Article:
OBJECTIVES: In this study, we aim to predict the recovery of upper limb function in patients in the acute phase of cerebrovascular disease. Here, we describe the study design and patients' characteristics at baseline.
METHODS: Subjects were admitted to Takeda General Hospital with cerebrovascular disease, and were prescribed to undergo rehabilitation. The assessment was conducted between June 2010 and March 2011. The baseline survey assessed the following factors: socio-demographic profiles (age, sex, number of family members, key person, occupation, and activities in daily life), medical profiles (types of cerebrovascular disease, location of brain damage, and history of diseases), and acute symptoms (Japan Coma Scale score, the Barre arm sign, the Brunnstrom recovery stage, tendon reflex, sensation, pain, ataxia, range of motion, muscle tone, grip strength, agnosia, apraxia, aphasia, dysarthria, the Hasegawa Dementia Scale-Revised score, and the Barthel index).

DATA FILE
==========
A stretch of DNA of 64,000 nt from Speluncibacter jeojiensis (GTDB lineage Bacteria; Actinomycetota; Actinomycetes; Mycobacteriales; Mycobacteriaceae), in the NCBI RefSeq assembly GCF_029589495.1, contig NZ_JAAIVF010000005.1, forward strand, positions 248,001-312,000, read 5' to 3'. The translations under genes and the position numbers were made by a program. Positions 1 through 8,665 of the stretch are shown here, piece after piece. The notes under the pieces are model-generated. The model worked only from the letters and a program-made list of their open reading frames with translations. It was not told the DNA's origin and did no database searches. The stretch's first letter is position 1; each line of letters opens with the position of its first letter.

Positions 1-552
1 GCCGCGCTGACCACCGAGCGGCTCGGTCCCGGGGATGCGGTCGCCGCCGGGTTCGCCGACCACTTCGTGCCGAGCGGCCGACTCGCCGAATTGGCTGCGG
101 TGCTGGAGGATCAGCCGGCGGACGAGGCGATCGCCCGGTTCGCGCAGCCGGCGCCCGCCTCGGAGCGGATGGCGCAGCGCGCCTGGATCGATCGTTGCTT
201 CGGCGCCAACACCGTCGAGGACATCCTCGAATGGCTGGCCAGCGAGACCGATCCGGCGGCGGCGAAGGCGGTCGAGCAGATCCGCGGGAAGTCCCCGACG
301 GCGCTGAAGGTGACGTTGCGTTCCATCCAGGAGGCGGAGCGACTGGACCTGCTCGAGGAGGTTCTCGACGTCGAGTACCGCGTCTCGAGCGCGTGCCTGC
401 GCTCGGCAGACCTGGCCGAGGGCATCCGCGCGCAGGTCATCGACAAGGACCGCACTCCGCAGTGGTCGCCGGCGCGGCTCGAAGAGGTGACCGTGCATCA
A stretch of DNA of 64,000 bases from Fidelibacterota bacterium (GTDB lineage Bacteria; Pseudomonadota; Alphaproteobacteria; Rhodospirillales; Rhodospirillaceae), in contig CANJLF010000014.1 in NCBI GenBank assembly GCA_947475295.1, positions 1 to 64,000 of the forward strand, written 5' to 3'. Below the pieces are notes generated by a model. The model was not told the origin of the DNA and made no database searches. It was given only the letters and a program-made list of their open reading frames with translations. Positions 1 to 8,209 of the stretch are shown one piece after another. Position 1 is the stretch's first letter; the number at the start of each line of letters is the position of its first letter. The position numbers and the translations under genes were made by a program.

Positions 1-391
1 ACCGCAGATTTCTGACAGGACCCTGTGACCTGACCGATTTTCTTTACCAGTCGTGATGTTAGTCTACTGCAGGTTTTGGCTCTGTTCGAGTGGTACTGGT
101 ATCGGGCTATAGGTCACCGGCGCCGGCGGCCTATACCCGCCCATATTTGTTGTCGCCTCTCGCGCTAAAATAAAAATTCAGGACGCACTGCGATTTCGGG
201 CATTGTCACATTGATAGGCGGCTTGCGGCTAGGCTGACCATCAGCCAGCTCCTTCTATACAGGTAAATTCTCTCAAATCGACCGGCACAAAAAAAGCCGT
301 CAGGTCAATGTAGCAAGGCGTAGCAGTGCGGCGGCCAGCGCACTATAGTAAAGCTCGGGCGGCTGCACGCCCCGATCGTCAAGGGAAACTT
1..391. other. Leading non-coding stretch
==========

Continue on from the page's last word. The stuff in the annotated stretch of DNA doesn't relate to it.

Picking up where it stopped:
RESULTS: A total of 357 patients with cerebrovascular disease were analyzed on the basis of diagnosis [cerebral infarction (CI; 77.6%), cerebral hemorrhage (CH; 20.2%), subarachnoid hemorrhage (SAH; 2.2%)]. There was a significant difference in the average age between the types of cerebrovascular disease. In acute symptoms, sensation, grip strength, cognitive function, and activities of daily living were statistically significantly different between the types of cerebrovascular disease.
CONCLUSIONS: In this report, we described the study design and characteristics of patients with cerebrovascular disease at baseline. In the future, this study could be used for predicting the recovery of upper limb function in these patients.